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'No God, No Master' Movie Review

"No God, No Master" Movie Review: 2 Stars

by Robert Abele

Dreadfully earnest about its politics in the manner of John Sayles at his preachiest, the indie historical thriller "No God, No Master" draws a line from the civil unrest of 1920s anti-immigrant America to today's terror-besotted society that's so obvious, a freshman napping in social studies class couldn't miss it.


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Writer-director Terry Green packs his tale of exploding bombs, striking workers, anarchist cells and overreacting U.S. authorities with so many crisscrossing historical figures -- union-busting John D. Rockefeller, crackdown specialist J. Edgar Hoover, Industrial Workers of the World leader Carlo Tresca, even anarchists Nicola Sacco and Bartolomeo Vanzetti -- that it begins to play like an especially long dramatic re-enactment for a PBS documentary.

Which is a shame, because Green shows visual flair and has a pair of central protagonists (again, real-life) whose differing attitudes toward civil liberties merit a more focused dramatic two-hander: investigator and radicals expert William Flynn, an immigrant-sympathetic lawman played with moral gravitas by David Strathairn, and his boss, Atty. Gen. Mitchell Palmer (Ray Wise), who favored fighting subversion with mass arrests and deportation.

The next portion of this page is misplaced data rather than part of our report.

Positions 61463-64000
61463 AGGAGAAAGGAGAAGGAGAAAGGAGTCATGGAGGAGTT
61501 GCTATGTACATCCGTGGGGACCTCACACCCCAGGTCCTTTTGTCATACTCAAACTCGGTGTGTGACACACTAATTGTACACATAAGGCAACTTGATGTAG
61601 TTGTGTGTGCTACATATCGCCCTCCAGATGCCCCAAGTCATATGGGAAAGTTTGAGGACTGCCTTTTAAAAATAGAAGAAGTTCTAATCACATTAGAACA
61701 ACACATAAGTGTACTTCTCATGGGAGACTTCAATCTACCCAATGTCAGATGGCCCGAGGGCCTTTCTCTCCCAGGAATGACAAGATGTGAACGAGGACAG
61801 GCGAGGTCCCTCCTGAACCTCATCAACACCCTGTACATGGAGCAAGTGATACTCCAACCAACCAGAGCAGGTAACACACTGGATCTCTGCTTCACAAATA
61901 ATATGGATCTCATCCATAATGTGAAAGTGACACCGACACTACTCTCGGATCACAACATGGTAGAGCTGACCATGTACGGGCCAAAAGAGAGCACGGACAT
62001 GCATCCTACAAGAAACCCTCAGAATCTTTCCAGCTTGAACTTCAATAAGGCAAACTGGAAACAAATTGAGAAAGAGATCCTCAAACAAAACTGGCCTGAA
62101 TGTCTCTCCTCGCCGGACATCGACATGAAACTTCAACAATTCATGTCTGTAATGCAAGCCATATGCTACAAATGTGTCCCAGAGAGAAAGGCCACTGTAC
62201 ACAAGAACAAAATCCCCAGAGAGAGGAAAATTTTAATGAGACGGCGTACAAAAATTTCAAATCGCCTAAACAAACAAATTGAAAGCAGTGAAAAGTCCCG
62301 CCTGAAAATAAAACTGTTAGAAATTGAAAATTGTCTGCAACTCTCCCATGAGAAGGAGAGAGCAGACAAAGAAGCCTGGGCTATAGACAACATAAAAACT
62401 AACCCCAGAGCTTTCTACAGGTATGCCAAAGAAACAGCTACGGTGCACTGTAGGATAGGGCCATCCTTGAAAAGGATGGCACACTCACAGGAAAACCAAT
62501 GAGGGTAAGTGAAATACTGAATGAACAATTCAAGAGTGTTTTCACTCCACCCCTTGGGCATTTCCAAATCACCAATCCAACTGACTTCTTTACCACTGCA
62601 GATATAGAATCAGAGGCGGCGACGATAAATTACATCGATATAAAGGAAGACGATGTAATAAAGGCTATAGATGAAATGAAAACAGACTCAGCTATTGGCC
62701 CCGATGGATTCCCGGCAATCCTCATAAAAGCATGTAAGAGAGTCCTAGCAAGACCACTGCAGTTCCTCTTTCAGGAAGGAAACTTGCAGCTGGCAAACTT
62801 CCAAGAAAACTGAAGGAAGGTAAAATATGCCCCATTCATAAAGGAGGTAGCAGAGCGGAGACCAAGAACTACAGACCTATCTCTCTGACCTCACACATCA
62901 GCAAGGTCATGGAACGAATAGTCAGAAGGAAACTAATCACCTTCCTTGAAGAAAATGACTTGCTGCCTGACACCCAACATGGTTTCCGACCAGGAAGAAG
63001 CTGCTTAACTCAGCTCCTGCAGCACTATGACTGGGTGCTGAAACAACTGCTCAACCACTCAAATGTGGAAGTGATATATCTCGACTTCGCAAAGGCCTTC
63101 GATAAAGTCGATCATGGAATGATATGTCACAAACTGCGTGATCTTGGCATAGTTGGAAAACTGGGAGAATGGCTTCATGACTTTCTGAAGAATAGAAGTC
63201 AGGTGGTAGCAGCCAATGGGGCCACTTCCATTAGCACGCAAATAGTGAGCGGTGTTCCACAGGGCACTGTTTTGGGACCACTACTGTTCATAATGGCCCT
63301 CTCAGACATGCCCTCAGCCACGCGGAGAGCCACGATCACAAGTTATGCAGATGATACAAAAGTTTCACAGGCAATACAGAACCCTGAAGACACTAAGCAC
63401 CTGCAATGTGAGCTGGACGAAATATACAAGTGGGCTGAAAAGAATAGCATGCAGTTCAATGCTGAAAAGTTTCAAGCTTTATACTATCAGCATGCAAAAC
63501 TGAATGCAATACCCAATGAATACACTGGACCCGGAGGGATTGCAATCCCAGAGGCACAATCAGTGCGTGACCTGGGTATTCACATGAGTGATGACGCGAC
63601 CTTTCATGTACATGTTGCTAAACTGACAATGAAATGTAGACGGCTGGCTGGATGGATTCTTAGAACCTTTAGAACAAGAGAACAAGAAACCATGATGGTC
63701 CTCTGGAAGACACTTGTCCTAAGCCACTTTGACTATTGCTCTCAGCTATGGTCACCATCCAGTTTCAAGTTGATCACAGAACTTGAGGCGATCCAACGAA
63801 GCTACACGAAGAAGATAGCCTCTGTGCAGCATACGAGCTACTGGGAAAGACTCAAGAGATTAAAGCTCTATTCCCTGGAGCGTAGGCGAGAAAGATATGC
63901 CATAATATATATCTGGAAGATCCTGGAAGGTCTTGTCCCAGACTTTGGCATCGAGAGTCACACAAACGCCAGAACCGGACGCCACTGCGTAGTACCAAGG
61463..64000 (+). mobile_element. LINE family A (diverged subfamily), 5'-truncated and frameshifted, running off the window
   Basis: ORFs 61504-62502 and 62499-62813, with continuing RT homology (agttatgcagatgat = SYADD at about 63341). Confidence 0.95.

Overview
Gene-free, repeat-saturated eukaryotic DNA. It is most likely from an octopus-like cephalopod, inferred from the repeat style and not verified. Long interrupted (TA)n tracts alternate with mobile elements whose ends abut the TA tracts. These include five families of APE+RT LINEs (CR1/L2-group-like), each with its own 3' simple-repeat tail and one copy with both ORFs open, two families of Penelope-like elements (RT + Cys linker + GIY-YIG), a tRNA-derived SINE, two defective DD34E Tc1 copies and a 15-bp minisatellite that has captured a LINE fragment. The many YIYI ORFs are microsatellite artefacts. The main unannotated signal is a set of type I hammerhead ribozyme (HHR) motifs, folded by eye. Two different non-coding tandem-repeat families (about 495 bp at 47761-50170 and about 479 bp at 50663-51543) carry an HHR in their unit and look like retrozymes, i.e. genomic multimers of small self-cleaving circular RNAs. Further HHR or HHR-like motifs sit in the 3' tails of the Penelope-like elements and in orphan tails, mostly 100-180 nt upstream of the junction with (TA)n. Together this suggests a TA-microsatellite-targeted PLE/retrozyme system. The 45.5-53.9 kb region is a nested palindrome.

So much blandly sweeping, speechifying history and so little personalized dramatic focus turn "No God, No Master" into a series of issue-driven snapshots instead of something genuinely illuminating.

When a series of package bombs show up on the doorsteps of prominent politicians and businessmen in the summer of 1919, U.S. Bureau of Investigation Agent William Flynn (Strathairn) is assigned the task of finding those responsible.

He becomes immersed in an investigation that uncovers an anarchist plot to destroy democracy. Inspired by true events of the 20's the film sets the stage for a timely drama with resoundingly similar parallels to the contemporary war on terrorism and the role government plays to defeat it.

 

No MPAA rating. Running time: 1:34.

 

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